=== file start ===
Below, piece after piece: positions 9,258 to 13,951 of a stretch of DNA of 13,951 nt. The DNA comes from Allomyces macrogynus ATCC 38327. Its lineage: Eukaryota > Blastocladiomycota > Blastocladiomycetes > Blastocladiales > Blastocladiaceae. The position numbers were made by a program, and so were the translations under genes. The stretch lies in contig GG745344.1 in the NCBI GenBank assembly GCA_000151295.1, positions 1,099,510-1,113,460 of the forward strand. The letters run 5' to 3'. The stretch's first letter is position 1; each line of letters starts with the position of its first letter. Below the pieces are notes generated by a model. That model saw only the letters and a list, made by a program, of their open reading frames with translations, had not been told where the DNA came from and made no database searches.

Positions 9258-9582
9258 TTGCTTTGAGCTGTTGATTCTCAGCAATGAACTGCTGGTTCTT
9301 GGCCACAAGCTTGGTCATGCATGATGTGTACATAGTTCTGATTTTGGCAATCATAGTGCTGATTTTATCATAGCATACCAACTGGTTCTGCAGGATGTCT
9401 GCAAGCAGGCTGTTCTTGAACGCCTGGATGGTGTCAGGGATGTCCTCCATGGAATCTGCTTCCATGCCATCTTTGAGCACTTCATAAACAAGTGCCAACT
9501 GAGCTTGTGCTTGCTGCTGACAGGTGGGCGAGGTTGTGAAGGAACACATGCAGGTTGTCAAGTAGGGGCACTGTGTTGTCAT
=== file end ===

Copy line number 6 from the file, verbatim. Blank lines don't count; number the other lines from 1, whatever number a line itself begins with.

9501 GAGCTTGTGCTTGCTGCTGACAGGTGGGCGAGGTTGTGAAGGAACACATGCAGGTTGTCAAGTAGGGGCACTGTGTTGTCAT